will present a famous early replica of the Mona Lisa in this beautiful interpretation known as the Hekking's Mona Lisa, named after its owner in the 1950s, Raymond Hekking (1866-1977), who acquired it from an antique dealer in a small village in the Nice area. This work and its history illustrate the fascination that the Mona Lisa and the aura of Leonardo da Vinci have always held. Consigned in the south of France through our regional representative Fabienne Albertini, this spectacular work of art with its incredible history and quality of execution is estimated at 200,000-300,000.
Pierre Etienne, International Director of Old Master Paintings: "Art challenges, fascinates, sometimes obsesses. Hekking's Mona Lisa that we are pleased to present bears the name of its owner and inventor, Mr Raymond Hekking (1886 - 1977). She is the perfect illustration of the fascination the Mona Lisa has always inspired and which she exerts more and more. She is the dream of a man with a passion for art. She is his Ideal. Raymond Hekking was her staunch defender among art historians and the world's media in the 1960s. She will be his Muse, he will be her Poet.
Raymond Hekking fascinated the world's media by trying to cast doubt on the authenticity of the original, on panel, preserved in the Louvre Museum in favour of his work. Raymond Hekking then devoted his energy to defend his version, becoming an unparalleled communicator, inviting the press, television and all the media from around the world to his village in Nice. He did not hesitate to challenge the Louvre to prove the authenticity of their version. His theory was to question the restitution of the authentic work in favour of a copy after the famous theft of the work from the Louvre on 22 August 1911 by Vincenzo Perugia.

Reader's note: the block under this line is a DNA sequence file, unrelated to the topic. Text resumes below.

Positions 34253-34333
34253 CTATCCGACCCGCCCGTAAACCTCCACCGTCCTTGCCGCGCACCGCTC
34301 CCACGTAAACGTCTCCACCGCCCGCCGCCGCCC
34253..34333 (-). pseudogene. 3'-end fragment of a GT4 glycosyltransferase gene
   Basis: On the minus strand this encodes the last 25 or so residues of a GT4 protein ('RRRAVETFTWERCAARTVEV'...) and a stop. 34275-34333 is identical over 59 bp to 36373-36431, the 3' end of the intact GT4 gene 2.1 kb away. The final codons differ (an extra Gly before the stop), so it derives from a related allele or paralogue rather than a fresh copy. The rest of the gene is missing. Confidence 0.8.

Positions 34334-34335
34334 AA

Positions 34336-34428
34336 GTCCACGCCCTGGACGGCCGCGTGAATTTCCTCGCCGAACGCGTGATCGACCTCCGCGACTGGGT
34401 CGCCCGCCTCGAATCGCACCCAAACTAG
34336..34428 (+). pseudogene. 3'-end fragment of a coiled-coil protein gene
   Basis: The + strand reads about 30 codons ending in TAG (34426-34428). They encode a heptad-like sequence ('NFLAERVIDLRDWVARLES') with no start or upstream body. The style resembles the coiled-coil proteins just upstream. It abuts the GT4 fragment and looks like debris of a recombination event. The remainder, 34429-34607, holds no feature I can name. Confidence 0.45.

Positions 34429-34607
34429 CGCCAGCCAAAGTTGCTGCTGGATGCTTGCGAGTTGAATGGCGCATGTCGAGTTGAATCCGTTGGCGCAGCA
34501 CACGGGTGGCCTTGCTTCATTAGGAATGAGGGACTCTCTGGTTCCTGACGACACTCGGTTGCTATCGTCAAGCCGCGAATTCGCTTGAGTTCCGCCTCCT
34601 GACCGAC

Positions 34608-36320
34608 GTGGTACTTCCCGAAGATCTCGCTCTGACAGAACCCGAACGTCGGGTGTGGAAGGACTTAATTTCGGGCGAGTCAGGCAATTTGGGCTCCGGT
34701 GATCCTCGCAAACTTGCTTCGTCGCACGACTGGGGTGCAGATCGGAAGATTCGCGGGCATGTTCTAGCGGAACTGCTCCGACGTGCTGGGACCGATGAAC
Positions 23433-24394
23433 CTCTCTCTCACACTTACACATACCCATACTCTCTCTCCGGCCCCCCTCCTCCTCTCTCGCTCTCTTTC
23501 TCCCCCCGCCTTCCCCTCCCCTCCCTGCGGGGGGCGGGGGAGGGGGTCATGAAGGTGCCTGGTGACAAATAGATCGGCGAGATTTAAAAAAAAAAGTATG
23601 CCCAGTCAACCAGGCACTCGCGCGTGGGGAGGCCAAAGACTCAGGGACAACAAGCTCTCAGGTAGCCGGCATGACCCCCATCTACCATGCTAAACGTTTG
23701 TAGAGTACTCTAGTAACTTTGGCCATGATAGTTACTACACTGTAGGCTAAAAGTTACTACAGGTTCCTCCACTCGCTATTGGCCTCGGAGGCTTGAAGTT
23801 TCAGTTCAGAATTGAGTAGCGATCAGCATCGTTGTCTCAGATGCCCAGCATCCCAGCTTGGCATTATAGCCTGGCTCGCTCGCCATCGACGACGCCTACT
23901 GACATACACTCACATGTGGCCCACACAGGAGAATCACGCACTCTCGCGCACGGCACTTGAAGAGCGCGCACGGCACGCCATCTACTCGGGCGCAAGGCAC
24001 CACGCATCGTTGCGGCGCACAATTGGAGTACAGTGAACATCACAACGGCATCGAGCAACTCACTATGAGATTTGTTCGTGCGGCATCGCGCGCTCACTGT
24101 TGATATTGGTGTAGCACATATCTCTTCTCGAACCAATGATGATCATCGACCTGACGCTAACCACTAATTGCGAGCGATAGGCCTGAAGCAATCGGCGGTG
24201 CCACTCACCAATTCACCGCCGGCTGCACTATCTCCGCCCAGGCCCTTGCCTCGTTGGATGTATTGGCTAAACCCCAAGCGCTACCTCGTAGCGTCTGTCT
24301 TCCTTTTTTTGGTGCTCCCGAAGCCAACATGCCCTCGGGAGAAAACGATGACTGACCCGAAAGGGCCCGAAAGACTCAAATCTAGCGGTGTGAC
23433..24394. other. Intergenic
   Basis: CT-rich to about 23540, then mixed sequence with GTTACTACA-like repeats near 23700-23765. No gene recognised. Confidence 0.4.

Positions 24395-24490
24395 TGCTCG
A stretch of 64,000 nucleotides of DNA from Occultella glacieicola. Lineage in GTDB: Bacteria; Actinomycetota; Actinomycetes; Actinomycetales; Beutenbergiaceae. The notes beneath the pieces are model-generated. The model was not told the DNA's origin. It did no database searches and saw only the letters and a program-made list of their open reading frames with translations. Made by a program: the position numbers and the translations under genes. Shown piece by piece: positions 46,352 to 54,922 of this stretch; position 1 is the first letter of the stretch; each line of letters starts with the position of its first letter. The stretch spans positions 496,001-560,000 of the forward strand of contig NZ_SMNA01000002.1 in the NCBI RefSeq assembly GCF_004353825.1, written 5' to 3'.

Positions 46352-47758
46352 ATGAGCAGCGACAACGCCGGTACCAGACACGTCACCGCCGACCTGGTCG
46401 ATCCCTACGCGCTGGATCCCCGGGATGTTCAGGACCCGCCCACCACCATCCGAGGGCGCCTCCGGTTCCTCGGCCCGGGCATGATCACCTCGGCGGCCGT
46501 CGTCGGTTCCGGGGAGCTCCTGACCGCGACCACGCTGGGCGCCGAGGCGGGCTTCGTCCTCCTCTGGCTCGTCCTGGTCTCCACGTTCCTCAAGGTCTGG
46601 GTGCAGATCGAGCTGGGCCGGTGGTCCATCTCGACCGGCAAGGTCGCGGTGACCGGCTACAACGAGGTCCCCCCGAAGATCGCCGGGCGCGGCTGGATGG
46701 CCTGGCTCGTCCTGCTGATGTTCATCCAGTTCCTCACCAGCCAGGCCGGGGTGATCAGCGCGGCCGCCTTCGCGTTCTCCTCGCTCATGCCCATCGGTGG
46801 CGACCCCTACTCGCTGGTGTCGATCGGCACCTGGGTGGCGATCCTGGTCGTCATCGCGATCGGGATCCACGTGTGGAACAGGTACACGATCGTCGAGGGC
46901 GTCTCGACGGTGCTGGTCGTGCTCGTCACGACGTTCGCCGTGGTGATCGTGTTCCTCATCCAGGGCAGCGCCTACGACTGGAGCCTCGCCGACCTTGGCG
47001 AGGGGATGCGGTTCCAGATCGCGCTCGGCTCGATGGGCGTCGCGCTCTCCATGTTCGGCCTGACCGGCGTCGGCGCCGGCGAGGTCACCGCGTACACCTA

The 1960s were a particularly important period for Mr. Hekking, who used the media intensity of the journey of the Mona Lisa, first loaned to the National Gallery of Art in Washington D.C. and then to the Metropolitan Museum of Art in New York, to communicate with American journalists. The Pathé film is a perfect demonstration of this effort.
It is certainly one of the most recognizable images in the world. The original version of the Mona Lisa entered the royal collections of François I, in France, shortly after 1517. Several copies were made from the 17th century onwards, including our own, which is an early 17th century remake of Leonardo's Mona Lisa. The columns on each side are not included in this version. The image remains as striking as ever, however, and fascinates, as does Mr Raymond Hekking's obstinacy, marked by personal conviction and poetry.